In their letter, Atrium employees restated the positions that were sent last week by its top officials.
“… our present concerns have nothing to do with competition but instead center on the implications of adding unnecessary inpatient beds to the Middletown community at a time when demand for inpatient services continues to shrink.”
The letter also cited the 100-year relationship between the city and the hospital and noted the hospital has made investments and worked with city officials to develop the area as a gateway.In addition to being a good corporate citizen, the letter noted Atrium is the city’s second largest employer that provides more than $30 million in charity care and about $1.2 million annually in city income taxes.
The letter also noted:
- Care is continuing to shift from the inpatient to outpatient setting. They said the rezoning would drive health care costs higher due to overbedding. It also said Atrium was not operating at its full occupancy rate and has plenty of inpatient capacity to serve the community.
- Duplicative services could put at risk Atrium's comprehensive spectrum of health care services.
- Atrium and other local hospitals already have significant vacancy rates for certain key positions due to the limited number of health care workers available locally, adding this could exacerbate this shortage by adding more inpatient beds.
- Rezoning this property also could force Premier Health officials to reconsider the course of future economic development within the city of Middletown.
Kettering Health Network filed its rezoning request last month and said that patients at the medical center, which includes an emergency center, sometimes need more involved medical treatment or need to stay longer than 24 hours.
“We are responding to requests for choice from our patients and our community who want more direct access to Kettering Health Network and our approach to high quality healthcare in this unique Middletown facility,” said Daniel Tryon, Kettering Health Network Middletown executive director/administrator. “Patients regularly have to leave the Middletown medical complex because they need care for more than 24 hours. Rezoning would allow patients to stay closer to home for care. It also will allow Kettering Health Network to grow with Middletown and plan for future growth.”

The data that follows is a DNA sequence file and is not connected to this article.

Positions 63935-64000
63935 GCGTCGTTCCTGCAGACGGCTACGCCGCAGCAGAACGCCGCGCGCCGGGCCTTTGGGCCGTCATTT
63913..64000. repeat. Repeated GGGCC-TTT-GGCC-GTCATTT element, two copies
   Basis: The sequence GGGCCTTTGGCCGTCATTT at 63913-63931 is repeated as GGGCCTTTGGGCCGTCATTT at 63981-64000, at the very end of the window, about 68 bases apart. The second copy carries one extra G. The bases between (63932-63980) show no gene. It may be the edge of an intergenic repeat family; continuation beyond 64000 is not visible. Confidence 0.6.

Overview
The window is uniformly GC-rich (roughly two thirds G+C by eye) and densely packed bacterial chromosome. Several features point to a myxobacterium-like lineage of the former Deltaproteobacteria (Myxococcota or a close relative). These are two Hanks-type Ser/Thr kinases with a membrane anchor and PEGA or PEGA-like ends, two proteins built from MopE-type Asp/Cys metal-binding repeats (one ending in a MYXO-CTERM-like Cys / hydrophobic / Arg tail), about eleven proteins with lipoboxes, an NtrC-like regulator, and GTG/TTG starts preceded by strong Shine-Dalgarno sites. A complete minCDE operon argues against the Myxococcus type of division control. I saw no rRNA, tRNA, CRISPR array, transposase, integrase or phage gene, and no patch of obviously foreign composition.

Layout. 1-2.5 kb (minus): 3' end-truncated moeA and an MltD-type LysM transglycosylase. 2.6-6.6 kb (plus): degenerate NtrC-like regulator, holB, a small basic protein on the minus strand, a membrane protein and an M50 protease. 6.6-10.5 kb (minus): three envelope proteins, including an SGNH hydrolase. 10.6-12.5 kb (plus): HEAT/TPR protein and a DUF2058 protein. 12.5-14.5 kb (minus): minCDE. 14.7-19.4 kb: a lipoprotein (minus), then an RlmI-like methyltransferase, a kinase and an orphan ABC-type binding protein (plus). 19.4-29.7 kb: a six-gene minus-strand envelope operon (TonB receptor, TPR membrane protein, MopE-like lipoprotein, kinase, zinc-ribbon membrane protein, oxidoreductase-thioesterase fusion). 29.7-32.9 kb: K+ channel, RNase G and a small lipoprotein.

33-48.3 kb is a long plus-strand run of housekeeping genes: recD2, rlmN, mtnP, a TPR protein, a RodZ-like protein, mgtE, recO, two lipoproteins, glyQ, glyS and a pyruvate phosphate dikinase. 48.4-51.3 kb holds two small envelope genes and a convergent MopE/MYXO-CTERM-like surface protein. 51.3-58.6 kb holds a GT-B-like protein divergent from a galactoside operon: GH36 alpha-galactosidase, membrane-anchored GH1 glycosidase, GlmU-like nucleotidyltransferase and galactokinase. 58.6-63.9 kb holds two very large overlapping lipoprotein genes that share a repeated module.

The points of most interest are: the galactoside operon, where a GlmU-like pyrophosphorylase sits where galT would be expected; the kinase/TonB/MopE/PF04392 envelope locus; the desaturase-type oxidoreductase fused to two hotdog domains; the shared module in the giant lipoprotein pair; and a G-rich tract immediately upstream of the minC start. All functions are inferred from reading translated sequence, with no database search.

Inpatient beds were not part of the original proposal for the medical center, reviewed by the city in May 2017. At a September 2017 planning commission meeting about rezoning to allow inpatient beds, Kettering Health Network officials told the planning commission that the idea for expanded and overnight services had evolved as the Middletown project began. The request also had the support of city staff.
MORE: Competing health systems each worked to sway Middletown on rezoning
The planning commission denied a previous request from Kettering Health Network to have inpatient beds at the medical center. In the days leading up to the September 2017 decision, leaders from both hospitals sent a flurry of emails to the city, with each health network working to sway Middletown officials to their stance.
At the meeting, Premier Health and Atrium officials, as well as a number of supportive residents, put pressure on the Planning Commission to deny the request. They also included a warning of “a number of unintended consequences” if the request was approved.
Shortly after the decision, Kettering Health Network withdrew its request.